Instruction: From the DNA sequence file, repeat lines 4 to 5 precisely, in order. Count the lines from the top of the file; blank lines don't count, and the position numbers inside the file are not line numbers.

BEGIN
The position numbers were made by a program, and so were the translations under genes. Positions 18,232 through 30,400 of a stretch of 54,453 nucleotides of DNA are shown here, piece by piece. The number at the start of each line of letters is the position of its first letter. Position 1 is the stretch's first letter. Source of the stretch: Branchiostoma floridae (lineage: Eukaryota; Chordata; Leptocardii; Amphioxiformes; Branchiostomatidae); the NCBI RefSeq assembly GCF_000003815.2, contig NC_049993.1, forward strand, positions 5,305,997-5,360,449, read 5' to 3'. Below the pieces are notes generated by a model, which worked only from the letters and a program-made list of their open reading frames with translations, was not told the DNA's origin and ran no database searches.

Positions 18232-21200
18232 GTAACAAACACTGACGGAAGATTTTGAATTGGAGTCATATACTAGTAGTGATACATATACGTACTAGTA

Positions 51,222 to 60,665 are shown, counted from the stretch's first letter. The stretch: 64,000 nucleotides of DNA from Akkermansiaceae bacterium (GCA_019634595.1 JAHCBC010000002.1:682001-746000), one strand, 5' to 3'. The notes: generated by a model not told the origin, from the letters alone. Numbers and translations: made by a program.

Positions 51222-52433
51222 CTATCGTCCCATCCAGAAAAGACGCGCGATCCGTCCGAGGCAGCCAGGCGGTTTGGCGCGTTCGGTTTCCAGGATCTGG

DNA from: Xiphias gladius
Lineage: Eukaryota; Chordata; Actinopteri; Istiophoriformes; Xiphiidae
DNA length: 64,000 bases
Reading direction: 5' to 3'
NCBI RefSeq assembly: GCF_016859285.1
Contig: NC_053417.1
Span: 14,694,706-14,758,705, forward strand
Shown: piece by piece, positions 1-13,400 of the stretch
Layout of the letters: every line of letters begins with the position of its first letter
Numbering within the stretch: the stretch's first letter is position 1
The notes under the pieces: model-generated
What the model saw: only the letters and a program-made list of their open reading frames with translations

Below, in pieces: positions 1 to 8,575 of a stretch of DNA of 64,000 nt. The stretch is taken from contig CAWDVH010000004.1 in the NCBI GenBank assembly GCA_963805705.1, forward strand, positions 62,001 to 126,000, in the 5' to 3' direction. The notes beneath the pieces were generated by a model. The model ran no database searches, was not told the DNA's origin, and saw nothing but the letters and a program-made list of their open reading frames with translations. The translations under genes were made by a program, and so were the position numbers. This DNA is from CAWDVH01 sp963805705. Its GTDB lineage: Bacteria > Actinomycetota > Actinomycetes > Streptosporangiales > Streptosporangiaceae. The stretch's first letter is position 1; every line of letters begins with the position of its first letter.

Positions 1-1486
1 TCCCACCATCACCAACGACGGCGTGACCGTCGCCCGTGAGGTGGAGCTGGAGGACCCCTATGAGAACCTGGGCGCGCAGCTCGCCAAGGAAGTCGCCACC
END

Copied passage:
Positions 51,222 to 60,665 are shown, counted from the stretch's first letter. The stretch: 64,000 nucleotides of DNA from Akkermansiaceae bacterium (GCA_019634595.1 JAHCBC010000002.1:682001-746000), one strand, 5' to 3'. The notes: generated by a model not told the origin, from the letters alone. Numbers and translations: made by a program.

Positions 51222-52433